By Meaghan MacDougall
CONTENT WARNING: This article contains sensitive material related to abortion and sexual crimes/abuse. Discretion is advised. The Army is drafting a new policy that ensures the right to abortion for their female troops if Roe v. Wade is overturned by the Supreme Court. Sergeant Major Michael Grinston of the Army testified on Thursday, May 12, 2022, to the Appropriations Committee's Subcommittee on Veterans Affairs, Military Construction and Related Agencies. He stated that various Army officials are working in collaboration on the drafts. The officials include the office of the Assistant Secretary of the Army, personnel officials, and the Sergeant Major’s office.

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Aside from the hearing, eight separate Democratic Senators wrote a letter to Defense Secretary Lloyd Austin. Led by Kirsten Gillibrand, D-NY, the letter was sent to urge Austin to ensure female troops "have the ability to continue accessing safe reproductive health care no matter where in the nation their military service sends them." Lawmakers also included in the letter that the “potential ban on abortion services would consequently hurt the recruitment and retention of women soldiers.”

The Army Abortion Policy Today

[embed]https://twitter.com/MilitaryTimes/status/1524829262418743297?ref_src=twsrc%5Etfw[/embed] As of today, Army abortion regulation bars military doctors from performing abortions under many circumstances, with the exception of when the mother’s life is at risk or if the pregnancy is a result of r*pe or incest. This is because of the Hyde Amendment of 1976, which bans federal funding from being used for pregnancy termination services, meaning female troops have to go off base to get reproductive care. “Women in the military already have a higher rate of unintended pregnancies than civilian women. Currently, the Defense Health Agency has the limited authority to only provide abortions in the cases of r*pe, incest or danger to a woman’s life,” D-Fla, chairwoman of the subcommittee Debbie Wasserman Schultz stated. According to Defense Department estimates, the majority of women serving in the military are of reproductive age, 95% to be exact. According to lawmakers, research also shows that women in the military have a 50% higher rate of unplanned pregnancy than the general population. Officials are concerned that if Roe v. Wade is overturned, their female troops who live in restricted states will no longer have a right to abortion. Experts and advocates have been warning that overturning Roe v. Wade could be exceptionally hard on female troops, especially those who cannot choose where they are stationed.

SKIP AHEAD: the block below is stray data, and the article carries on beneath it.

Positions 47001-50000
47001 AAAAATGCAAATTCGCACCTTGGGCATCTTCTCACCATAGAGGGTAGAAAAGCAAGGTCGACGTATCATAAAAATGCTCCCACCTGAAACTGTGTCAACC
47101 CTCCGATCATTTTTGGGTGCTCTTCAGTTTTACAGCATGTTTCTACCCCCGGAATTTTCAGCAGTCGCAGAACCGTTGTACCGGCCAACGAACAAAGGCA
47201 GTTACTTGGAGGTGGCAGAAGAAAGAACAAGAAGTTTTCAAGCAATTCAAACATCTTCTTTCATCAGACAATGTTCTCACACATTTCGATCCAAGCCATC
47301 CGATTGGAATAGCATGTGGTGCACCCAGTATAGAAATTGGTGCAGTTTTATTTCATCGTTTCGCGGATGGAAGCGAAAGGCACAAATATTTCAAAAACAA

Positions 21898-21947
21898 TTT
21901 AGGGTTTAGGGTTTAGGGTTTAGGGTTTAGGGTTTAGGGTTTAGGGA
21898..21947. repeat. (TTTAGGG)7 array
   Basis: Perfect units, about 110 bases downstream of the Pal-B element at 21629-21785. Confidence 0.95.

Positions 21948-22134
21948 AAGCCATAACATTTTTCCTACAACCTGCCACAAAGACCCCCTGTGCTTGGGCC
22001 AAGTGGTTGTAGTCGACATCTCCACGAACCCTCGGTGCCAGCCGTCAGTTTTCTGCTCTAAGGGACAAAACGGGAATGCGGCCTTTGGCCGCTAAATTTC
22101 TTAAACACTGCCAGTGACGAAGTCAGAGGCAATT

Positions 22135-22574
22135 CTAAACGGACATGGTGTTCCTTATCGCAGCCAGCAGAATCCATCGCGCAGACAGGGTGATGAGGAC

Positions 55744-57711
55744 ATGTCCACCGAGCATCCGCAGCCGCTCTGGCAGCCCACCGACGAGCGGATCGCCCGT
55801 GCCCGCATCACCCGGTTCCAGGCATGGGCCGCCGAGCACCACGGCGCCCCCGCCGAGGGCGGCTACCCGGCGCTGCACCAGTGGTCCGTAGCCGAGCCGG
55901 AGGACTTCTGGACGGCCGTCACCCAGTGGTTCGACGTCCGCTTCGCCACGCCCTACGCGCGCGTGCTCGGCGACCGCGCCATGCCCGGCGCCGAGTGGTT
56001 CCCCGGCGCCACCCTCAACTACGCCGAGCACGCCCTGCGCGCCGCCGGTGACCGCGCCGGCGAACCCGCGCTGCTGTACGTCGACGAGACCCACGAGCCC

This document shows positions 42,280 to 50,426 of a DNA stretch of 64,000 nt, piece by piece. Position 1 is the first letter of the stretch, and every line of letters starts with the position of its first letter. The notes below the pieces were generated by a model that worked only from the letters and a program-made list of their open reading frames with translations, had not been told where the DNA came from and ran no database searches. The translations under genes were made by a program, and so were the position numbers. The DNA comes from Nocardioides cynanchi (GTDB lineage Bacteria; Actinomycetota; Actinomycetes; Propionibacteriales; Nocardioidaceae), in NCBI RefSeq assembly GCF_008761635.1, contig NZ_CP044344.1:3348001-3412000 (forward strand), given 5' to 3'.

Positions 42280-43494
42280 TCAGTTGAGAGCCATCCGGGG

Female Troops’ Access to Reproductive Care Now

Those based in restricted states will have to ask for leave from their commanders to travel out of state to access safe reproductive healthcare. Studies show that soldiers who’ve had to do so in the past were concerned about their confidentiality and the negative effects this may have on their careers. Women in the military have had a wide range of consequences from not disclosing their abortions to their commanding officers because of their desire to obtain confidentiality. Female soldiers have stated that because of this, they weren’t able to follow the medical guidelines after the abortion, they were subjected to unsafe health care, and there were negative impacts on their careers. Associate at Ibis Reproductive Health Kate Grindlay Kelly states, “If a servicewoman now has to travel out of state for abortion care, the financial and logistical demands escalate and can put abortion care out of reach for many, especially more junior military personnel who may not have the financial resources to cover the costs or the perceived ability to request the even longer time off.”

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Women’s Experiences Finding Reproductive Health Care

Qualitative research was recently conducted to provide insight on abortion in the Army. The goal was to gain an understanding of the experiences women have had while seeking reproductive healthcare in the Army. Many women have had to travel about an hour each way to reach a reproductive health clinic; six women said there’s a logistical burden in having to travel off base, and two stated that their appointments were delayed or rescheduled due to inflexible work schedules. Not factoring in the financial and logistical challenges, medical confidentiality is oftentimes difficult to obtain and keep. Kelley states that, “Confidentiality also becomes harder to maintain when a woman has to travel long distances and take even more time off from her military responsibilities.” The draft policy to ensure female troops a right to abortion won’t be considered until the results of the debate over Roe v. Wade. If Roe v. Wade is overturned, the draft policy will be presented to the Secretary of the Army. From there, the Secretary of the Army will make the decision on whether or not the policy will go into play.

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reproductive healthcare
right to abortion
roe v wade

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